SPRINGFIELD, Mo.--Imagine your 6-year-old suddenly started having convulsions. Now imagine you have to rush him to a hospital where you barely speak the language. You can’t understand the medical terms the doctors and nurses are using, and you’re scared you aren’t telling them everything they need to know. That’s exactly what happened to Margarita Flores and her young son, Willie.
Luckily, there was help waiting at Mercy Hospital Berryville. Dr. Andrew David immediately called an interpreter through a new Mercy service called Video Remote Interpreting (VRI). Within a minute, interpreters who are trained in medical terminology are on a video screen, ready to translate for patients who don’t speak English well. “I felt surprised and thought it was really great to have it, because it made communicating so much easier,” said Flores. “It would’ve taken longer and I wouldn’t have known the right words to say. It also would’ve been hard for people to understand me.”
With Willie’s acute symptoms, Dr. David says VRI really calmed everyone’s nerves. “I think the word fabulous or maybe awesome would be appropriate. Clear communication made all the difference in the world. Before, we would have had an interpreter on the phone, but the video makes it so much easier for everyone to understand each other.”
Video Remote Interpreting offers eight languages through video, including Spanish, Russian, and American Sign Language. There are interpreters for 180 languages available through an audio connection. Mercy Hospital Springfield has five video interpreting carts, there are four carts at Mercy Hospital Lebanon, and one each at Mercy Hospital Aurora, Mercy Hospital Cassville, Mercy St. Francis Hospital in Mountain View, and Mercy Hospital Berryville. There is also a video interpreting cart in the O’Reilly Cancer Center and in the Surgery Center in Springfield, along with tablets that have video capabilities for Mercy Smith Glynn Callaway Clinic in Springfield and Mercy Clinic Rolla. All operate with the touch of a button, and the equipment can even help the caregiver determine what language the patient is speaking.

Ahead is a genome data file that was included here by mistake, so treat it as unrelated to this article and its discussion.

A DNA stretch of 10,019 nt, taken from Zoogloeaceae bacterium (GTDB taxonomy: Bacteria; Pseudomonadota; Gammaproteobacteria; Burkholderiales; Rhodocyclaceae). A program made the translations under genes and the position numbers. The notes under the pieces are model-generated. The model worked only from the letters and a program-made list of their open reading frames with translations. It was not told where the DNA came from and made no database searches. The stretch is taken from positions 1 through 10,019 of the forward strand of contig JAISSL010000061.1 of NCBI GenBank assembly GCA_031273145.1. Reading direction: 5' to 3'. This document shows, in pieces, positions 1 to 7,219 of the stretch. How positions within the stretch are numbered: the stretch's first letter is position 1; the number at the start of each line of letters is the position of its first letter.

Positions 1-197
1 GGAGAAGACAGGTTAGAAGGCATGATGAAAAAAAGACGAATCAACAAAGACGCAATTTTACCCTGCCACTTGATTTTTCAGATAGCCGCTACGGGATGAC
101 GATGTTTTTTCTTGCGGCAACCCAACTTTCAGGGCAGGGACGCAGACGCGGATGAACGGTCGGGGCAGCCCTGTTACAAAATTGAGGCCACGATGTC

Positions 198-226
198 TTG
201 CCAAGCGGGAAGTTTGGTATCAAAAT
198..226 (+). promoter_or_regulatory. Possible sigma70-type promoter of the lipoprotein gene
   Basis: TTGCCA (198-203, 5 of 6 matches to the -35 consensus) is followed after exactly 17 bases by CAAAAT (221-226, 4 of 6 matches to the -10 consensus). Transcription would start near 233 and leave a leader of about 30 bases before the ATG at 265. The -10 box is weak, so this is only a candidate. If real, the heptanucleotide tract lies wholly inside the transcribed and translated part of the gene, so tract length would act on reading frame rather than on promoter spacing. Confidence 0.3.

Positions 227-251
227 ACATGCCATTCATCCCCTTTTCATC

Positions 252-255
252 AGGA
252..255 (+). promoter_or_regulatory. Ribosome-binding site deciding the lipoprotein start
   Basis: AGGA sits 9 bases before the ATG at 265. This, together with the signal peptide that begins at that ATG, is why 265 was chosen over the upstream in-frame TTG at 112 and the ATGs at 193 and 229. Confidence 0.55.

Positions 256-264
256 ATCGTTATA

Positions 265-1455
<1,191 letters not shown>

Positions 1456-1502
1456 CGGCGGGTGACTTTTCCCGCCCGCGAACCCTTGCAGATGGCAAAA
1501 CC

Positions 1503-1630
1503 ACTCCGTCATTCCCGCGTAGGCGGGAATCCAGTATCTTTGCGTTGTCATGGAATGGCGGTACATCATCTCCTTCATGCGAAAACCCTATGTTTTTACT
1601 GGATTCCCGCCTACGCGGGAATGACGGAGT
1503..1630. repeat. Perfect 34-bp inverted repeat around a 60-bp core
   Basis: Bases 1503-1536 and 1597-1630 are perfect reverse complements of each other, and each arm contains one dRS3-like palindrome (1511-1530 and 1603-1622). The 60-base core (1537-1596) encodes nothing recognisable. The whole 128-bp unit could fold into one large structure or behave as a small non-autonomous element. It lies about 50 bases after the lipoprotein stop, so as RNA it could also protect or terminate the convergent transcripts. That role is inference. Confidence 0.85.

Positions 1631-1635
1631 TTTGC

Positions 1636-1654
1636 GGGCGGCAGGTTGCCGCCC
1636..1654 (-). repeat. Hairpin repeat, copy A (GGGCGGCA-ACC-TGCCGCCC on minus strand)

“It’s part of our mission of hospitality,” explained Steve Fowler, director of Mission Services. “For the Sisters of Mercy, one of the chief concerns is welcoming the stranger, and giving compassionate care. Technology can help us give the same high quality of care to every member of our community.”
The very first day Mercy Hospital Springfield had the new service, it was needed. A stroke patient whose family primarily spoke Arabic was able to use a video interpreter. Stella Falconer, a Mercy quality nurse specialist, was in the room and witnessed their gratitude. “That brief experience has made the entire project worthwhile,” she said. “There have been so many times that I’ve felt my ability to communicate has been lacking. This is a game changer. It’s an exciting advancement in providing quality care to all of our patients.”
The service comes at a cost of about $7,200 per month for Mercy, but leaders believe it’s a necessary expense. “We’ve seen an increase in diversity in the Ozarks,” said Fowler. “We realized we had to bridge the communication gap quickly. Soon we hope to have these devices available in more of our clinics, especially in some of our more remote locations.”
As for 6-year-old Willie, he’s doing just fine, and taking medication to prevent another seizure. The success Dr. David had with treating him has changed how he cares for others. “From now on, the video interpreter goes in the room with me. If English is not the patient’s primary language, even if they speak well, I’m going to use it. Medical terms are tough to translate, and this system gives everyone in the room an immediate understanding.”